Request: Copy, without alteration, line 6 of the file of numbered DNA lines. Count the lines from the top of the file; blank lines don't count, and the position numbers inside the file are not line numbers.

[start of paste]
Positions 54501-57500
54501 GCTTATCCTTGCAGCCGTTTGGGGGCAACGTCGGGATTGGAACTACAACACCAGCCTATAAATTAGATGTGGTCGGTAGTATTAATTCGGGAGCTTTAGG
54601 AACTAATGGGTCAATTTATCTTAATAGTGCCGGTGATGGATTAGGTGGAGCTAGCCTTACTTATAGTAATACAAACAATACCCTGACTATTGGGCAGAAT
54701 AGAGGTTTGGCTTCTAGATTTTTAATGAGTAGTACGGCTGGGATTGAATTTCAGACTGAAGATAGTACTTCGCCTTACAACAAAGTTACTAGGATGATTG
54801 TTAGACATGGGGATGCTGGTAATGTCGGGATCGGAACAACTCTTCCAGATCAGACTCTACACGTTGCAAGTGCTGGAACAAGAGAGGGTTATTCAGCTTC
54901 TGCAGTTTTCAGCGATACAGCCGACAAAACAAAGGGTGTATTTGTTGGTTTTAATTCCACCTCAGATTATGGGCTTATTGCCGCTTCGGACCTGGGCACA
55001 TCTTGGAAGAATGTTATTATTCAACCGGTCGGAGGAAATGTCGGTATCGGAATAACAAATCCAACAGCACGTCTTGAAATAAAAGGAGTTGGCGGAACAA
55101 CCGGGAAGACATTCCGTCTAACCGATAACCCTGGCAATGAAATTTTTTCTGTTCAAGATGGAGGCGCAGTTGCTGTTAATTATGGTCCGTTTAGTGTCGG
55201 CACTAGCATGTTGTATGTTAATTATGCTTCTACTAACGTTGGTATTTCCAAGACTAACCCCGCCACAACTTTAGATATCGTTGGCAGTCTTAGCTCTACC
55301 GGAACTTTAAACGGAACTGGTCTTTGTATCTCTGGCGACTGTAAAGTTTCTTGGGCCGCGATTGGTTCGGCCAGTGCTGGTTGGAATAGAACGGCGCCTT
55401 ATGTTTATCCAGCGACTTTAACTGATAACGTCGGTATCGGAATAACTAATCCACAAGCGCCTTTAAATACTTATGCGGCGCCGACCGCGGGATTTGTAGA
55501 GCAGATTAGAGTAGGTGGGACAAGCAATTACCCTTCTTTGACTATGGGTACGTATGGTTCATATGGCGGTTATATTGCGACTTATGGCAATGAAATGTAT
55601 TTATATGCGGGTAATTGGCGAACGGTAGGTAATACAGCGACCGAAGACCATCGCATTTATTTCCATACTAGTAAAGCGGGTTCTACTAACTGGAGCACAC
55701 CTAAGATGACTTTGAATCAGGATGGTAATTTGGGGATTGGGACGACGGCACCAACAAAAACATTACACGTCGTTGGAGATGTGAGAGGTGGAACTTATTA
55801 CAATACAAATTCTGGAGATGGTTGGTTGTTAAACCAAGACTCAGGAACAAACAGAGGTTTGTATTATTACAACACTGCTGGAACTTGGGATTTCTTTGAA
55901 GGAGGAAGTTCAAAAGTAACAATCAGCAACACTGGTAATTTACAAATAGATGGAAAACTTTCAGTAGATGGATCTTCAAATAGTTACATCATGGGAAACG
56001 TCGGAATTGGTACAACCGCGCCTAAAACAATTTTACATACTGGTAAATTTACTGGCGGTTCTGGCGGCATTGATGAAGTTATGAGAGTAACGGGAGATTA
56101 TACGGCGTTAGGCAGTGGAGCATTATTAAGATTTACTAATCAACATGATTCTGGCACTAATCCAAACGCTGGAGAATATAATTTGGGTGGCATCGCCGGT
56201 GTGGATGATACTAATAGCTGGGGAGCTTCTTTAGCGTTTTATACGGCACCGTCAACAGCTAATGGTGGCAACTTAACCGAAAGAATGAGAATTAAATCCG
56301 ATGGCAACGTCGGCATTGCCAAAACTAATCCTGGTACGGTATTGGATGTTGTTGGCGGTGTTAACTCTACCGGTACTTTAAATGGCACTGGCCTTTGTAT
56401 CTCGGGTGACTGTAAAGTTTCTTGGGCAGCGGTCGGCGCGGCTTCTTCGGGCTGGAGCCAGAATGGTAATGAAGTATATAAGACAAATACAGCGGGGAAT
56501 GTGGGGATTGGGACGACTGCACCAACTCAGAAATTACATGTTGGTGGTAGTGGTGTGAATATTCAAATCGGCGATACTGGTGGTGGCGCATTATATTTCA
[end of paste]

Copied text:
54901 TGCAGTTTTCAGCGATACAGCCGACAAAACAAAGGGTGTATTTGTTGGTTTTAATTCCACCTCAGATTATGGGCTTATTGCCGCTTCGGACCTGGGCACA